What do I mean?
You can create a separate entity to own a business real estate and rent it to an operating company.
Typically, a business owner gets more out of his or her business by renting or leasing property.
However, holding the rented property in a separate entity, such as a limited liability company (LLC) or a partnership is often advantageous.
By creating a separate entity, you may limit liability, minimize tax liability, lower the risk of an IRS audit, and facilitate the transfer of the property to your heirs upon your death.
1. Limiting Liability
If you buy the property and rent it to your business, then you could become personally liable if, for example, someone was injured on the premises.
You could put your life savings, your home, and all the rest of your assets at risk. If, however, the property is purchased and owned by an LLC or a corporation, you are generally only risking the amount you have invested in the entity.
In general, you avoid personal liability for most claims.
2. Minimizing Family Tax Liability
If you own property and rent it to your company, the rental payments are income to you. You must pay income tax on the amounts received.
If you create a partnership made up of you and your adult child, the partnership can buy the real estate and lease it to your business. The rental payments will be made to the partnership.
Partnerships are pass-through entities for tax purposes, meaning that income to the partnership is taxed at the individual partner level. If your adult child is in a lower tax bracket than you, then your family will likely minimize its overall tax liability.
The share of partnership income attributable to your child will be taxed at his or her lower personal rate.
3. Potentially Lower Audit Risk
When you buy real estate and rent it to your company, you must separately list the rental income and expenses on page 1 of Schedule E of your tax return.
Due to potential abuses, the IRS may flag rental income when it appears this way. This may be less likely to happen when the rental income is channelled through a separate entity and listed as a single-line item of income on your return.
4. Simplifies Probate
If you die and leave a parcel of real estate to multiple heirs, the property could be held up in probate for months.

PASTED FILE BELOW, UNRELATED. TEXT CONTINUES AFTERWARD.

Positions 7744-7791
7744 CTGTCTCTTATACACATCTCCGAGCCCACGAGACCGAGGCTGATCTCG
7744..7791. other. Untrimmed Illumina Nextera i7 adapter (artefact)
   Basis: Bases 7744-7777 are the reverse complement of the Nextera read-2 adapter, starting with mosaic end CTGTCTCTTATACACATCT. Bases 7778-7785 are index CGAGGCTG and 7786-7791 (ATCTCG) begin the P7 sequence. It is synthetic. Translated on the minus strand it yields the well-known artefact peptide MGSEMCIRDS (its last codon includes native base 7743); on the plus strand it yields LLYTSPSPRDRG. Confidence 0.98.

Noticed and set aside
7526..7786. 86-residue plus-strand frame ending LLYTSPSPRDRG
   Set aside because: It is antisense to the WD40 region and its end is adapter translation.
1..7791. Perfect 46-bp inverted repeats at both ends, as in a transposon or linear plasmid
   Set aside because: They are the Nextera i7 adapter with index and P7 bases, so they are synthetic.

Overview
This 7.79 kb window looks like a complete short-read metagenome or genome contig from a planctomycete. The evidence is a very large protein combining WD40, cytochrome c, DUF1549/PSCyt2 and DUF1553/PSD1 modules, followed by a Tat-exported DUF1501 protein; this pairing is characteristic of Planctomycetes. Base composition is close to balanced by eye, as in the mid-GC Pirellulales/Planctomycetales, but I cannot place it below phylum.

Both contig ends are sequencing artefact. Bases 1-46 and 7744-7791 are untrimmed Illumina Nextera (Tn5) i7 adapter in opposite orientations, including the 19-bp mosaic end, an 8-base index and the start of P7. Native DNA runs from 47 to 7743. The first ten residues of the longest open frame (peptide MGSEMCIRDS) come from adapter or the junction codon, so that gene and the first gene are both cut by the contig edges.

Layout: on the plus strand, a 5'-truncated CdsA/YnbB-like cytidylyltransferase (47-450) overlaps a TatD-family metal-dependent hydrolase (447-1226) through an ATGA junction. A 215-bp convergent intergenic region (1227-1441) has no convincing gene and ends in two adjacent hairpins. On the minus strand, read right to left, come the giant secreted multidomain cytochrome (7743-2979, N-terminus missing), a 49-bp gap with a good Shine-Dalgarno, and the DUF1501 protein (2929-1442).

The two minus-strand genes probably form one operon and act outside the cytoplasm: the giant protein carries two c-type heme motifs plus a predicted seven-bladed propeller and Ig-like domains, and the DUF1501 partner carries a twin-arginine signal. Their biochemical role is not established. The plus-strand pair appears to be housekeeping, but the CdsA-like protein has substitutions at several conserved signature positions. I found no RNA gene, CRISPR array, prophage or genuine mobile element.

Transferring real property out of an estate to multiple heirs involves several complications, especially if your heirs are to receive unequal interests in the property.
If the real estate is held by a corporation, then only the shares of stock need to pass through probate. The estate merely issues each heir a number of stock certificates proportionate to his or her intended bequest.
5. Simplifies Subsequent Transfer of Property by Heirs
If your heirs are likely to sell the property, they are better served if the property is held by an entity. For example, to sell a piece of real estate held by a corporation, you only need a vote of the board of directors authorizing the action.
You should be aware, however, that under certain state laws, if the piece of real estate is all or substantially all of the corporation’s assets, a shareholder vote may be required to authorize the sale.
In contrast, if you have 12 heirs and each owns a portion of the real estate, they must all sign the deed before the property can be sold.
Getting 12 heirs to agree on a sale price will be only the beginning of the difficulties. Just getting all 12 heirs in the same place at the same time to conduct a closing can be a huge problem.
6. May Be Able to Avoid Estate Taxes
If you hold real estate in an entity, you may be able to avoid estate taxes.
If you transfer the property during your lifetime through a trust, or if you place the property into a corporation and gift shares to your heirs during your lifetime, then the real estate and ownership of the entity will pass outside of your estate and will not be subject to estate taxes.
(Of course, the lifetime gifts of the shares will be subject to the regular gift tax rule.)
There you have it, six very good reasons to put your real estate (including your primary residence) under a business entity.